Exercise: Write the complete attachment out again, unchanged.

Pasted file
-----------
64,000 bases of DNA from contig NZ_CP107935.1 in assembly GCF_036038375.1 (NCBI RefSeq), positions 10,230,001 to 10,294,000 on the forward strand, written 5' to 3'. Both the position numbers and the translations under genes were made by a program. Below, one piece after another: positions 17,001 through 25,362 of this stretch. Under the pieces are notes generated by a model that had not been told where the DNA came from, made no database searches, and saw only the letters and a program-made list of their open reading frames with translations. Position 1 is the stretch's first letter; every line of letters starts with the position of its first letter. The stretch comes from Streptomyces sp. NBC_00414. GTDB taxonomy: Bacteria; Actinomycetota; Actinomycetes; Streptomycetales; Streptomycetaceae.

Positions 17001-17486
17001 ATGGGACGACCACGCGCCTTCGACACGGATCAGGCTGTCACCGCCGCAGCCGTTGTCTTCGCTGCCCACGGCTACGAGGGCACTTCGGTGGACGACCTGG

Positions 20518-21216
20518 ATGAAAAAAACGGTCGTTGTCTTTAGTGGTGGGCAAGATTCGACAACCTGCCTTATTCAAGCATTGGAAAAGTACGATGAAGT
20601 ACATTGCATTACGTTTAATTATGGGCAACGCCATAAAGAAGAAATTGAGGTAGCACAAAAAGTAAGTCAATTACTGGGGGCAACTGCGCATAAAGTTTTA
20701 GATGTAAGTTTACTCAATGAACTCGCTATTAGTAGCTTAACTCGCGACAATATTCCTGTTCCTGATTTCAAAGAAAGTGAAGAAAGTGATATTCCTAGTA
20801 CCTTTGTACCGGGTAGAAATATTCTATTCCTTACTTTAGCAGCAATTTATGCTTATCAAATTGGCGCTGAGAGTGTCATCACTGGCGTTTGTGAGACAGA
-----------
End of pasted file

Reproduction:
64,000 bases of DNA from contig NZ_CP107935.1 in assembly GCF_036038375.1 (NCBI RefSeq), positions 10,230,001 to 10,294,000 on the forward strand, written 5' to 3'. Both the position numbers and the translations under genes were made by a program. Below, one piece after another: positions 17,001 through 25,362 of this stretch. Under the pieces are notes generated by a model that had not been told where the DNA came from, made no database searches, and saw only the letters and a program-made list of their open reading frames with translations. Position 1 is the stretch's first letter; every line of letters starts with the position of its first letter. The stretch comes from Streptomyces sp. NBC_00414. GTDB taxonomy: Bacteria; Actinomycetota; Actinomycetes; Streptomycetales; Streptomycetaceae.

Positions 17001-17486
17001 ATGGGACGACCACGCGCCTTCGACACGGATCAGGCTGTCACCGCCGCAGCCGTTGTCTTCGCTGCCCACGGCTACGAGGGCACTTCGGTGGACGACCTGG

Positions 20518-21216
20518 ATGAAAAAAACGGTCGTTGTCTTTAGTGGTGGGCAAGATTCGACAACCTGCCTTATTCAAGCATTGGAAAAGTACGATGAAGT
20601 ACATTGCATTACGTTTAATTATGGGCAACGCCATAAAGAAGAAATTGAGGTAGCACAAAAAGTAAGTCAATTACTGGGGGCAACTGCGCATAAAGTTTTA
20701 GATGTAAGTTTACTCAATGAACTCGCTATTAGTAGCTTAACTCGCGACAATATTCCTGTTCCTGATTTCAAAGAAAGTGAAGAAAGTGATATTCCTAGTA
20801 CCTTTGTACCGGGTAGAAATATTCTATTCCTTACTTTAGCAGCAATTTATGCTTATCAAATTGGCGCTGAGAGTGTCATCACTGGCGTTTGTGAGACAGA